On the heels of news that private payrolls increased less than expected in the United States, today a legend in the business sent King World News a powerful piece discussing what is really happening in the United States as well as what surprises to expect in this Friday's Employment Report.
From Art Cashin's notes: "Whispers On Payroll Number – The ADP projection for payrolls this morning will garner a lot of attention and subsequent discussion. Wall Street watering holes have been chattering about the number for days and the whisper numbers seem to be leaning to the possibility of a number under 200,000.
The low ball estimates seem to be based on a couple of things. First, the employment components in many regional economic reports have been rather weak. Secondly, the employable universe, based upon education, is not structured for easy growth. I wrote on this topic last month, but the real expert in this area is Nick Colas over at Convergex. Here's a bit what Nick wrote:
The first thing we do is look at monthly tax receipts, courtesy of the U.S. Treasury’s daily statement of money flows into and out of their coffers. This is a remarkably underutilized dataset, for it shows how much the U.S. government took in from “Individual Tax Receipts and Withholding” with only a 2-3 day delay. We’ve included two charts with this report, one which has only payroll-oriented tax and withholding, and the other that includes the one-off/quarterly tax payments common among the self-employed (think real estate agents and small business owners).
Both tell the same story: growth in tax/withholding receipts is slowing, and likely with it job and wage growth. A few data points to support that observation:
- May 2015 saw only 4.2% growth in withholding and income tax receipts versus last year. OK, the month just ended did see the highest level of such inflows to government coffers of any May since the Financial Crisis. However, the 3 month average growth is 5.8%, and the 12 month average growth is 5.1% – both better than the month just ended.
- When you roll in non-withheld payments, the May comparison pops to 5.3%, but still below the 3 month average of 7.5% and 12 month average of 6.0%.
- Three reasons fall to hand to explain this slowdown. One, high earning individuals (+250,000 annual income and above) that pay a large chunk of Federal taxes are seeing lower levels of wage growth. That seems…. Unlikely. The other two reasons are the pace of new entrants into the workforce is slowing, and/or wage gains are generally on the decline. Since jobs growth has been slowing in recent months and wage gains are muted, those seem like logical explanations.
- Against the consensus estimate of 225,000 added in May 2015, therefore, we will put our marker down somewhere between 180,000 – 200,000. The 12 month average is 249,000, so the tax data seems to show we are 20% or so below those levels. If we come in somewhere inside the Bureau of Labor Statistics’ 105,000 plus-or-minus margin of error, we’ll declare victory.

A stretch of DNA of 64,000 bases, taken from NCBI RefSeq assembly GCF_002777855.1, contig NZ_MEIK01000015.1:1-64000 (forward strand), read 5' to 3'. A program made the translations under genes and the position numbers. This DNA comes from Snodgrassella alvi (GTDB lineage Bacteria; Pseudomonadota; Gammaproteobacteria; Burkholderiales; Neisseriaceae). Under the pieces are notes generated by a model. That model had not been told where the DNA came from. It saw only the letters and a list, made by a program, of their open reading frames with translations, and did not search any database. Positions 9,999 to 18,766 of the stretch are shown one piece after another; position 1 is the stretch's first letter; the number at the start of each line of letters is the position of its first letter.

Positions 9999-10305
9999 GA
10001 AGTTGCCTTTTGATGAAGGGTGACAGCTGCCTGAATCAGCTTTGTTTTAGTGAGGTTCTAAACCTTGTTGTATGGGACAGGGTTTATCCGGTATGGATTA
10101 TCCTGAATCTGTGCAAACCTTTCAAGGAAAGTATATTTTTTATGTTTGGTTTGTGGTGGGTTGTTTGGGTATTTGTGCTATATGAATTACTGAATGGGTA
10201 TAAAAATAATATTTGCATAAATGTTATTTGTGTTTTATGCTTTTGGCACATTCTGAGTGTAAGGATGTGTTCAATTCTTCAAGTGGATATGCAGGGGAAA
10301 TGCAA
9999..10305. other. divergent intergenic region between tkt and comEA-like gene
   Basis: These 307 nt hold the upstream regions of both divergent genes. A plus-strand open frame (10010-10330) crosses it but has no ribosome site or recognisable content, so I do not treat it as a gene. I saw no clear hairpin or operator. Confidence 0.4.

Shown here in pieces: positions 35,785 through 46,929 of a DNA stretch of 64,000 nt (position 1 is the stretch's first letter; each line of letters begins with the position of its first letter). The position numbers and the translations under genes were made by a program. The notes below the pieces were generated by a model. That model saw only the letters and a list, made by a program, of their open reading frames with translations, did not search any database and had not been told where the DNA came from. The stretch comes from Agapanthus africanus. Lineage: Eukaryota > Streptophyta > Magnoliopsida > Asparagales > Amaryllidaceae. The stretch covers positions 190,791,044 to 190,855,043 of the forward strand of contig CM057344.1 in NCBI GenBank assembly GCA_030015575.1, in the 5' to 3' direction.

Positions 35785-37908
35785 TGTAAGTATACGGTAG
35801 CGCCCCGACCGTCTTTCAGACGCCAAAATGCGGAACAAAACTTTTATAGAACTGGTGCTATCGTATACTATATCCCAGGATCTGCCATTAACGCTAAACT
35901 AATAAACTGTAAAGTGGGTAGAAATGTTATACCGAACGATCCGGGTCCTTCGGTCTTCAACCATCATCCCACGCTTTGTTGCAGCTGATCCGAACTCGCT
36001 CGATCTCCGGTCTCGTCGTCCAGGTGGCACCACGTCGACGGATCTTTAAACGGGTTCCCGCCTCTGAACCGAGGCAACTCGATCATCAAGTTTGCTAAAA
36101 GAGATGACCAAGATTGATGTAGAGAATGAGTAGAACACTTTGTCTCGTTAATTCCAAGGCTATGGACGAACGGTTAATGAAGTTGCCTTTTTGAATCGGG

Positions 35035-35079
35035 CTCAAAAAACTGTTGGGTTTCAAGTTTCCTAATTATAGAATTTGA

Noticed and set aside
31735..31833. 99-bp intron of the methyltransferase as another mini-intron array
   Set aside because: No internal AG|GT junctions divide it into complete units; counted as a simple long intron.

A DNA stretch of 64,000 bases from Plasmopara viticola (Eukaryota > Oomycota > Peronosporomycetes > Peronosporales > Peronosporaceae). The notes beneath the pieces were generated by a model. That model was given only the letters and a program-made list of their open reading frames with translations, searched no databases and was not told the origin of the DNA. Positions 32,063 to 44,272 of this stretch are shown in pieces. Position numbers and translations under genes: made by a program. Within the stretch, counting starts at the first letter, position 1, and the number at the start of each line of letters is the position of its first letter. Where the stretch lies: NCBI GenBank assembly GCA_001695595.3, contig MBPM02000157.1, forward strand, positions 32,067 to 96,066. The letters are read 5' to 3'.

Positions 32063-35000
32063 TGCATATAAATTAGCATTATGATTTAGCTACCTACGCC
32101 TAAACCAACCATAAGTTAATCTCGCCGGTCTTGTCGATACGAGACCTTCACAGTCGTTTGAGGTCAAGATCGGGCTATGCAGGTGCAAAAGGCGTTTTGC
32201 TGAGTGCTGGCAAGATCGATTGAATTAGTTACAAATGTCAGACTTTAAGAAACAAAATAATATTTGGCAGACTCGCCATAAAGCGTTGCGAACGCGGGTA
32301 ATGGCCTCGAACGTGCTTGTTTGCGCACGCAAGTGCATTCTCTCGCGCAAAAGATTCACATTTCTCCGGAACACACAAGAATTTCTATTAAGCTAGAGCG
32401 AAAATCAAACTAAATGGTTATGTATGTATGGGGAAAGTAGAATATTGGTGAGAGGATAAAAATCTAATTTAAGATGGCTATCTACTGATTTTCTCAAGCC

Nick then begins to review the educational levels in the data:
As for the unemployment rate, we like to look at a breakdown of labor market conditions based on educational attainment. Like the Daily Treasury Statement, you don’t hear much about this dataset (Table A-4 in the monthly release), but it tells a compelling story. Here it is:
· Workers with a college degree do not have any structural problem finding a job. Of the 51.1 million college graduates in the labor force, only 1.4 million are without a job, for an unemployment rate of 2.7%. And while individuals within this cohort will experience problems with employment, as a group the college-educated demographic is now at maximum employment.
· The real slack at this point in the economic cycle is not with workers that have ‘Some college or an associate degree (4.7% unemployment) or even those with high school diplomas but no college experience (5.4% unemployment); it is with workers that did not finish high school (8.6% unemployment). In fact, last month’s headline print of 233,000 jobs added was entirely due to this cohort finding employment. The other three segments netted to negative job growth (College:-249,000, Some college/associate: +241,000, high school: -113,000).
· Further job gains, like this month’s expected 225,000 added positions, must come in jobs that do not require college degrees or, in some cases, a high school diploma. Employers looking for college-degree hires will struggle, simply because there are very few candidates with that credential that don’t already have a job relative to the total population of Bachelor degree holders. And simply poaching someone to come work for you does not add to the BLS’s “Jobs Added” calculus anyway.
The bottom line is that we are cautious heading into the Friday Employment Situation Report. Tax receipts are slowing, the economy simply is not creating the types of jobs needed to increase employment levels, and there is still an overly optimistic tinge to the consensus forecasts. That’s our story, and we’re sticking to it. If we’re wrong, we’ll be looking for pigeon in July.
Consensus – Optimism in Europe – on both Greece and Draghi have lifted markets across the pond and U.S. stock futures. Traders will home in on bond yields as charts near key resistance levels. Stick with the drill – stay wary, alert and very, very nimble. ***ALSO JUST RELEASED: The Fantasy Is Unraveling As Disastrous Policies To Impact The Net Worth Of Everyone On The Planet, Plus A Bonus Q&A CLICK HERE.
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